The book is worth reading for several reasons. First of all, it showcases King's mastery of the short story form. He manages to create well-developed characters, intriguing plots, vivid settings, and satisfying endings in each story. He also demonstrates his versatility as a writer by experimenting with different perspectives, voices, formats, and tones. Second of all, it explores some of the most relevant and universal themes that affect human beings: retribution, guilt, justice, and evil. He challenges the readers to think about these concepts from different angles and perspectives. He also raises some moral and ethical questions that have no easy answers. Third of all, it appeals to a wide range of readers who enjoy dark and disturbing stories. Whether you like horror stories that involve supernatural elements or realistic stories that involve human monsters, you will find something that suits your taste in this book.
Summary of each story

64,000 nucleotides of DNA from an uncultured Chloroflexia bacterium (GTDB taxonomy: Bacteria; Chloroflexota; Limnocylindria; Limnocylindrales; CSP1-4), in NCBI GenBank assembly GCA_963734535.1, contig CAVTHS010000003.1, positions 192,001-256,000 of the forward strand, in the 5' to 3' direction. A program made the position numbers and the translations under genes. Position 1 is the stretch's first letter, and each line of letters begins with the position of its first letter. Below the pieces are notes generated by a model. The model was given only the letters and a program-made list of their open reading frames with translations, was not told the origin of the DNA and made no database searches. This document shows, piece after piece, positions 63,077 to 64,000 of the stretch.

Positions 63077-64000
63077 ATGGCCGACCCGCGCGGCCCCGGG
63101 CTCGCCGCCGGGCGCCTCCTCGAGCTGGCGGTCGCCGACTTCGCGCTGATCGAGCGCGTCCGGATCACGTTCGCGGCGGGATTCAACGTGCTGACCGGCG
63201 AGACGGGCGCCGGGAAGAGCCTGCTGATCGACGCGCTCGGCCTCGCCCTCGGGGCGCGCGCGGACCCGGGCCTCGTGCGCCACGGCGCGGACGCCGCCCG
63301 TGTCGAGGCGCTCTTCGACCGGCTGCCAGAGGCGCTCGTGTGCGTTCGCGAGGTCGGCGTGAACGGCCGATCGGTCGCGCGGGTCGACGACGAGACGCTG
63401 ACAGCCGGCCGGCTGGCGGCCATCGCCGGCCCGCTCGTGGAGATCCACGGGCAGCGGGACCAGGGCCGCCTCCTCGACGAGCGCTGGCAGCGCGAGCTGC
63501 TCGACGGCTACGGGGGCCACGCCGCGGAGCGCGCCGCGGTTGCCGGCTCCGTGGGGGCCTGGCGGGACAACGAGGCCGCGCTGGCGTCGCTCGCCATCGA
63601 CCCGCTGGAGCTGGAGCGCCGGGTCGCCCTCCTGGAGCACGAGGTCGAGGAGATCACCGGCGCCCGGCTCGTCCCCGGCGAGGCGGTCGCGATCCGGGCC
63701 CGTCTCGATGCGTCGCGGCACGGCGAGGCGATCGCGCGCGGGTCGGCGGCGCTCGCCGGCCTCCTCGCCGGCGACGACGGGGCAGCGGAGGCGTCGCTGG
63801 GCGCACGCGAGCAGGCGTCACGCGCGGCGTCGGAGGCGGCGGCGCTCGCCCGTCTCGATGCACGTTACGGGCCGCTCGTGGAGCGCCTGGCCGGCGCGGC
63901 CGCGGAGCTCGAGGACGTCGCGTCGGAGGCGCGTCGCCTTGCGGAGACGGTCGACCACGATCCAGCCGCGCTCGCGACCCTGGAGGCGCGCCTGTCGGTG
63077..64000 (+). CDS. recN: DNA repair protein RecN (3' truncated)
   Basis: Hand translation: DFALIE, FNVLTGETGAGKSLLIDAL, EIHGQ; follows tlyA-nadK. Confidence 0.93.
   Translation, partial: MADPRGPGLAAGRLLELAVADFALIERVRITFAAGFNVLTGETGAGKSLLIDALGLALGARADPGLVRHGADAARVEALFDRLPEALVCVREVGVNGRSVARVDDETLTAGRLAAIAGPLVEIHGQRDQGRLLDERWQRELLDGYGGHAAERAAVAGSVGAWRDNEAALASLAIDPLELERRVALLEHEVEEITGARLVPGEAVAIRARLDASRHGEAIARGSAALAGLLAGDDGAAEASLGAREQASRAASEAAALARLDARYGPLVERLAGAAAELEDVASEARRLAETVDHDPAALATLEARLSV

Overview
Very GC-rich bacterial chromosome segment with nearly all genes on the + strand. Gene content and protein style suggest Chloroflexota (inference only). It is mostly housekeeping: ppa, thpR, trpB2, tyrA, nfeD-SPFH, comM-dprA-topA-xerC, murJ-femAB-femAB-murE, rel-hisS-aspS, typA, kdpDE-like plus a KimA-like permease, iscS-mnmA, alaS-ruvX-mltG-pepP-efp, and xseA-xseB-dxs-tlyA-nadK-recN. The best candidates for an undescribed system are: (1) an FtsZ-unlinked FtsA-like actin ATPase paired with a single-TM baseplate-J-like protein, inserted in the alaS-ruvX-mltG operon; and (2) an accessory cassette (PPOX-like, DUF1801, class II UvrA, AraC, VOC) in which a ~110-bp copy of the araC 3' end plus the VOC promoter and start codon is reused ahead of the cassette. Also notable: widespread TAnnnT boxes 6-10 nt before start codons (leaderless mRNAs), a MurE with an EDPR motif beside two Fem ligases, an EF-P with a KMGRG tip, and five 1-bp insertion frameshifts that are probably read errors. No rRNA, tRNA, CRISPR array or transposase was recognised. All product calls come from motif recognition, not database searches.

The first story in the book is 1922, which is narrated by Wilfred James, a farmer who lives in Hemingford Home, Nebraska with his wife Arlette and his son Henry. Wilfred loves his land and his son more than anything else in the world, but he hates his wife who wants to sell their land to a hog company and move to Omaha. Wilfred decides to kill his wife with the help of his son to prevent her from selling their land. He convinces Henry that it is for their own good and that they will be happier without her. They murder Arlette in their bedroom and dump her body in an old well on their property. However, their crime does not go unpunished. They are haunted by Arlette's ghost and by a horde of rats that infest their house and farm. They also face the consequences of their actions in the real world: Henry falls in love with a pregnant girl named Shannon Cotterie and runs away with her; Wilfred loses his land to the bank; Shannon's father Wilfred becomes a fugitive and a vagrant. He is eventually bitten by a rat and contracts a fatal infection. He writes his confession in a hotel room and waits for Arlette's ghost and the rats to come for him.